August 13-19, 2012
Church Ministry News
Koupei Presbyterian Church shows there is great breadth in rural ministries than meets the eye
Reported by Ho Chiung-hua
Written by Lydia Ma
It is a well-known fact that seminarians are usually sent as junior pastors to small, cash-strapped, rural churches at the end of their studies and before they are fully ordained. Their destination church is usually decided by drawing lots during the last few weeks of their studies during the final year. New pastors stay at these churches in order to be ordained. But once they have been ordained, many apply to be transferred to a church in urban areas and few choose to stay voluntarily.
Commenting on this trend and from his own personal experience, Koupei Presbyterian Church pastor, Rev. Lee Hsiao-chung said that rural churches are actually the best places to live out the PCT’s mission statement of proclaiming the Gospel. He uses his church as an example to explain his point. Koupei Church is located in a rural area of Sin-Hua District, Tainan. Many local residents in Sin-Hua either neglect their land or try to sell it to people from other cities for profit. Noting this trend, Lee began to think of ways to adequately care and use the land so that local communities could slowly become self-sustaining through better use of the land.
After much thought, Lee founded the Siraya Cultural Community Cooperative as a place where native products can be packaged creatively and distributed. By creating this cooperative, the livelihoods of the local residents has improved because locally grown products are better known and thus able to sell better. Some products include agricultural produce, facial masks, traditional garments, etc. Not only has this cooperative helped to increase the number of jobs in the area, it has also attracted some youths to stay in Sin-Hua or return there for work. All in all, Sin-Hua District is experiencing an agricultural and cultural revival.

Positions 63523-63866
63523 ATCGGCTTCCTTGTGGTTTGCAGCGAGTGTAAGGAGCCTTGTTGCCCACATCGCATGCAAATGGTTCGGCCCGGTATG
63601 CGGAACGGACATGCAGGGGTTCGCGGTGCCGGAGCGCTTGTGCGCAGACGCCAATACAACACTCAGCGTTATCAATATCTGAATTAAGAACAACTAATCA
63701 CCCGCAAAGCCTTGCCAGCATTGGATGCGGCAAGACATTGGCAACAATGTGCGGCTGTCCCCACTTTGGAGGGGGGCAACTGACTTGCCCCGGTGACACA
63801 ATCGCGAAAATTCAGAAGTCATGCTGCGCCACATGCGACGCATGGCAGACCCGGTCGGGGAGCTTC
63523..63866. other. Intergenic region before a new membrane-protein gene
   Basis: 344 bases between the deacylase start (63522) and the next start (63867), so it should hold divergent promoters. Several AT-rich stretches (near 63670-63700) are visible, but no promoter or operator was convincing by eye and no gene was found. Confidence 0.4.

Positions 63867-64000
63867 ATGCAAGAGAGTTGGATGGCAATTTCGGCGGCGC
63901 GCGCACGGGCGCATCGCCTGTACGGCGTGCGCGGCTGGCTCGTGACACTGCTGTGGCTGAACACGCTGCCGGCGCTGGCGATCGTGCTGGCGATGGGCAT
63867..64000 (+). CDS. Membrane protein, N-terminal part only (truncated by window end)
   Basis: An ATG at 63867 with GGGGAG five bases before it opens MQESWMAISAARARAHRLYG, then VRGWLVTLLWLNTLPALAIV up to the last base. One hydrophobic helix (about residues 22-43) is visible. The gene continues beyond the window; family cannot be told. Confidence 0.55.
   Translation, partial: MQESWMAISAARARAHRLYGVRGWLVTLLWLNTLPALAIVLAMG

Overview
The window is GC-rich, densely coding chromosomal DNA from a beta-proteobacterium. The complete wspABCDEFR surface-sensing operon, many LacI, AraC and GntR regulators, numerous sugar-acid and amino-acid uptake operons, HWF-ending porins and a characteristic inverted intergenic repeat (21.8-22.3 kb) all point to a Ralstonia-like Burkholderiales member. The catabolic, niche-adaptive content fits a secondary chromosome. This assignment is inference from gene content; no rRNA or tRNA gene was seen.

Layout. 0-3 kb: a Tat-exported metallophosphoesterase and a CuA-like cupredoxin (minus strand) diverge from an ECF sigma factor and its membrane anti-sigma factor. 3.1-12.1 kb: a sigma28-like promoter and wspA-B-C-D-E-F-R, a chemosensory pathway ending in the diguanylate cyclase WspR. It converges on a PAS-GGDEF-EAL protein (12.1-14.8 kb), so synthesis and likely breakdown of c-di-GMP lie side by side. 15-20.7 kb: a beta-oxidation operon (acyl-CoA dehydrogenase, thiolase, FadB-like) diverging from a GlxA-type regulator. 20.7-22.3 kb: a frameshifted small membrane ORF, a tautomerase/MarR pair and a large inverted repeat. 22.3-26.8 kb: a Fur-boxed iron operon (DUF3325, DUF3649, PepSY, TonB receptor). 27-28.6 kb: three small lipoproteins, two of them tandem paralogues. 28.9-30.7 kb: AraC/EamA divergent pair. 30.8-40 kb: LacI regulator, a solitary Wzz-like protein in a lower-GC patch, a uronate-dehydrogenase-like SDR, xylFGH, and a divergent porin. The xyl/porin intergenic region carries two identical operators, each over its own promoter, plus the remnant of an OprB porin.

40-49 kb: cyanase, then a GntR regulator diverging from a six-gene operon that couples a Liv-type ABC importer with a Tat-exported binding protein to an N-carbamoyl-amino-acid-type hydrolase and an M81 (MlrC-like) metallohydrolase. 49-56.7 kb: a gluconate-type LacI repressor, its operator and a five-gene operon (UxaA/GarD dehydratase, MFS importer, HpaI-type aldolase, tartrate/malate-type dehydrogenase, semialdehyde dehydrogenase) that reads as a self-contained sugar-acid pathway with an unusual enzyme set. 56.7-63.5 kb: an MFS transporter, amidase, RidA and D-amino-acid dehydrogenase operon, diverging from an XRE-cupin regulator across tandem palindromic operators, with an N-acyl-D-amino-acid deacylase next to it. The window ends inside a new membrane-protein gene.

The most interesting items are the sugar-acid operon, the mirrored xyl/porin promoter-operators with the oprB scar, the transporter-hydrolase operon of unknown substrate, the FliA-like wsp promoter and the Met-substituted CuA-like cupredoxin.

Lee said that seniors and children make up the majority of people living in these rural areas of Sin-Hua. Most of these families are disadvantaged families and there are many cases of children raised by their grandparents and child abuse. For this reasons and to reach out to the community, the church began an afterschool program for children. The program gives the children a better environment where they can study and the church also provides them with a free lunch when they come. The program is a wonderful opportunity for children to get a better perspective on life and a means for the church to share the Gospel. For Lee, there is no better place to live out the evangelistic ideals of the PCT than serving at this small, rural church.
Some parts of Sin-Hua are so remote, so unkempt, and so full of weeds that most people would consider it unfit to reside. Despite such unfavorable conditions, some seniors continue to live in those areas and they live alone. Their houses are usually old and in need of repair and it is not surprising to find paint peeling off from the walls. Lee said that seniors who live in these parts of Sin-Hua need people to reach out to them. For this reason, the church created a “Sunshine Work Station” and began to encourage youths to come and serve elderly people.
He cited that youths from Taoyuan Presbyterian Church had come to join youths from his church for a short-term mission from July 29 until August 5. During this mission, they helped clean the houses of these elderly people and learned a lot by conversing with them. They also restored some dignity back into the lives of these people through their acts of service.
Lee and his wife are committed to these ministries and this community. They are not people who give up easily and they firmly believe that village churches can also succeed based on their own merits. They hope that Koupei Church’s ministry can be a model for PCT churches when it comes to evangelistic ministries in rural areas.